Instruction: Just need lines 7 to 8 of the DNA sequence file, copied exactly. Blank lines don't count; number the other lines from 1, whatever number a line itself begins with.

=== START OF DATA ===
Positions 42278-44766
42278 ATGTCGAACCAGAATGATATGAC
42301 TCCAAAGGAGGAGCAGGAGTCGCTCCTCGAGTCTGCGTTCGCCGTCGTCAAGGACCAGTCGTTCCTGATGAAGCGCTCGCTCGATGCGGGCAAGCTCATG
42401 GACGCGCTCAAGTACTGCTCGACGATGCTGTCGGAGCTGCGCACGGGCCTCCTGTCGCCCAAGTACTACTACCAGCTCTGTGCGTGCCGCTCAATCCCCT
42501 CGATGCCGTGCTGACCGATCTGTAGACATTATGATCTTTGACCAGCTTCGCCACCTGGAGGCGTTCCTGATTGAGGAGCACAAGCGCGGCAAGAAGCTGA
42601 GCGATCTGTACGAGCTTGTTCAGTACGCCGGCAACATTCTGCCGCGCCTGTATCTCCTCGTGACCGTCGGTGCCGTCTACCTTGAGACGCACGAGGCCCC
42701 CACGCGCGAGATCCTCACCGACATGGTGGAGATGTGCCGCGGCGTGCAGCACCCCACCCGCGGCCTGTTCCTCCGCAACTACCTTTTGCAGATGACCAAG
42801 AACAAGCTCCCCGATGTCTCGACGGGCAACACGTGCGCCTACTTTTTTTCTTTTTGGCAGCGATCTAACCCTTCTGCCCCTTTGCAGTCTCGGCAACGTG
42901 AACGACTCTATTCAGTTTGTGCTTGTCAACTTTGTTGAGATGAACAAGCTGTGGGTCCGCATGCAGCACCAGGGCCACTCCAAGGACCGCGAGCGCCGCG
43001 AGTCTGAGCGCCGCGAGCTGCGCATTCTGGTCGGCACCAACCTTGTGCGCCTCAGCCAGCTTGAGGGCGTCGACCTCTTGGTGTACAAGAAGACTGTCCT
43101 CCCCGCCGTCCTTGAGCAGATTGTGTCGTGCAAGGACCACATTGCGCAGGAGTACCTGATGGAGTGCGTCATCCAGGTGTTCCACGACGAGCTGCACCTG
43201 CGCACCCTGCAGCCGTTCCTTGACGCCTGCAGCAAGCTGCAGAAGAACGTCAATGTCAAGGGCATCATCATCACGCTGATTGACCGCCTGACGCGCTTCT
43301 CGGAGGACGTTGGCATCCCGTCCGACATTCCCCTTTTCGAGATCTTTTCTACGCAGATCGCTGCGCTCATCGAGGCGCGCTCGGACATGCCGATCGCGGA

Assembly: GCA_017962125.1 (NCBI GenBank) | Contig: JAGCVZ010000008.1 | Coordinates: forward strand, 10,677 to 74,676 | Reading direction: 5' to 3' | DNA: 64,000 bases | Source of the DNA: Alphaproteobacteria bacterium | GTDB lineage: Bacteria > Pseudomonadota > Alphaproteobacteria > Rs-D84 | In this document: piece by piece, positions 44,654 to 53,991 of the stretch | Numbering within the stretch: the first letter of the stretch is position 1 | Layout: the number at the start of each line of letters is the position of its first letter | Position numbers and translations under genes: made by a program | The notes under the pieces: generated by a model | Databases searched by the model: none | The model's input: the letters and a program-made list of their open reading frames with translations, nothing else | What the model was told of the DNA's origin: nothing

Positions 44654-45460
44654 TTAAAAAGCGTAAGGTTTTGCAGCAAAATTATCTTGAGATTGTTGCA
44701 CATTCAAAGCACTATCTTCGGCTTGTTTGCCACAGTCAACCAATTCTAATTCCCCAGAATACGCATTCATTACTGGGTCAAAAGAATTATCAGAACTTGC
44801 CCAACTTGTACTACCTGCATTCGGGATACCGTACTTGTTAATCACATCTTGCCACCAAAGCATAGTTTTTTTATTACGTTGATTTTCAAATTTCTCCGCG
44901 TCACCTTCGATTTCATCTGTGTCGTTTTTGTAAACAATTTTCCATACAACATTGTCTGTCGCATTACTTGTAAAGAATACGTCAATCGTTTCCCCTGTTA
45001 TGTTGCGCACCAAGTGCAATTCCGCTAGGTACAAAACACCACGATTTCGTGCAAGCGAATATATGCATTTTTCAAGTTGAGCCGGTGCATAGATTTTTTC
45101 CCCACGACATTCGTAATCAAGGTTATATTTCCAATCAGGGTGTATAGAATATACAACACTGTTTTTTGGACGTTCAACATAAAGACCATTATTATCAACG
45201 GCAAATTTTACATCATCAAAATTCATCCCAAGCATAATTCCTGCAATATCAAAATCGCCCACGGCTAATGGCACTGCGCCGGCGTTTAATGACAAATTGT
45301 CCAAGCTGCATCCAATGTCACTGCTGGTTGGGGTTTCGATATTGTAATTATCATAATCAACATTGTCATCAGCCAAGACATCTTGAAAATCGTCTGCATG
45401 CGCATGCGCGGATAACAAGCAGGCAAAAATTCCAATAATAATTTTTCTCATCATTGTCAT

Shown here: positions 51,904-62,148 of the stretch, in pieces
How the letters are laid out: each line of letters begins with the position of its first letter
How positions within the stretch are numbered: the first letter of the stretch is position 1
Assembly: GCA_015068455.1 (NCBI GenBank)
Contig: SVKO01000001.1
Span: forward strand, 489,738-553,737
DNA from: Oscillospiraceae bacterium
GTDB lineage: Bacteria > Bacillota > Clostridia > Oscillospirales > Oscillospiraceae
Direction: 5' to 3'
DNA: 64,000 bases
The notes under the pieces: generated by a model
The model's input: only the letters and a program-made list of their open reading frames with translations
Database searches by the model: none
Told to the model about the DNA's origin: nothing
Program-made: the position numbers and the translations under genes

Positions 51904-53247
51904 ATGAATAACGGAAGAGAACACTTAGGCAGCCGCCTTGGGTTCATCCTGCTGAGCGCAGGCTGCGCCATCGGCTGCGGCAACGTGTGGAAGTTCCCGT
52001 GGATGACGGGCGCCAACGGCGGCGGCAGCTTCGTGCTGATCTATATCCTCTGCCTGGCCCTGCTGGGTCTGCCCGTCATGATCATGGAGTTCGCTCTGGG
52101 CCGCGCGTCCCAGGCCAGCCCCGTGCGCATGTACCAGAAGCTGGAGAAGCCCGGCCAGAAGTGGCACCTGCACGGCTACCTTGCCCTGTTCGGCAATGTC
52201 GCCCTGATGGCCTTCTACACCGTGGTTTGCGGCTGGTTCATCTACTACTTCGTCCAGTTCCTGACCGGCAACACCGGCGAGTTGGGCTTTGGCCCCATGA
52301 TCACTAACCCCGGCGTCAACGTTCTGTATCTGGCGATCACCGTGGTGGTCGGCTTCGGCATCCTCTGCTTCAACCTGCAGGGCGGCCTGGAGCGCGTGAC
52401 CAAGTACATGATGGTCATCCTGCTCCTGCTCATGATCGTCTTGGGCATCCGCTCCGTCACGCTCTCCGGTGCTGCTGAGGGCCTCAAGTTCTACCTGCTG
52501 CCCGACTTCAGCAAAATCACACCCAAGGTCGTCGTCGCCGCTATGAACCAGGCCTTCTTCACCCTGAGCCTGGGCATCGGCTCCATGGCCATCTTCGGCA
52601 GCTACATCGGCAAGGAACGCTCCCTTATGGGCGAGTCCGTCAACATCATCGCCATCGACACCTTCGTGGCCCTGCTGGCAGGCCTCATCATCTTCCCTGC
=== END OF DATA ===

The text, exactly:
42701 CACGCGCGAGATCCTCACCGACATGGTGGAGATGTGCCGCGGCGTGCAGCACCCCACCCGCGGCCTGTTCCTCCGCAACTACCTTTTGCAGATGACCAAG
42801 AACAAGCTCCCCGATGTCTCGACGGGCAACACGTGCGCCTACTTTTTTTCTTTTTGGCAGCGATCTAACCCTTCTGCCCCTTTGCAGTCTCGGCAACGTG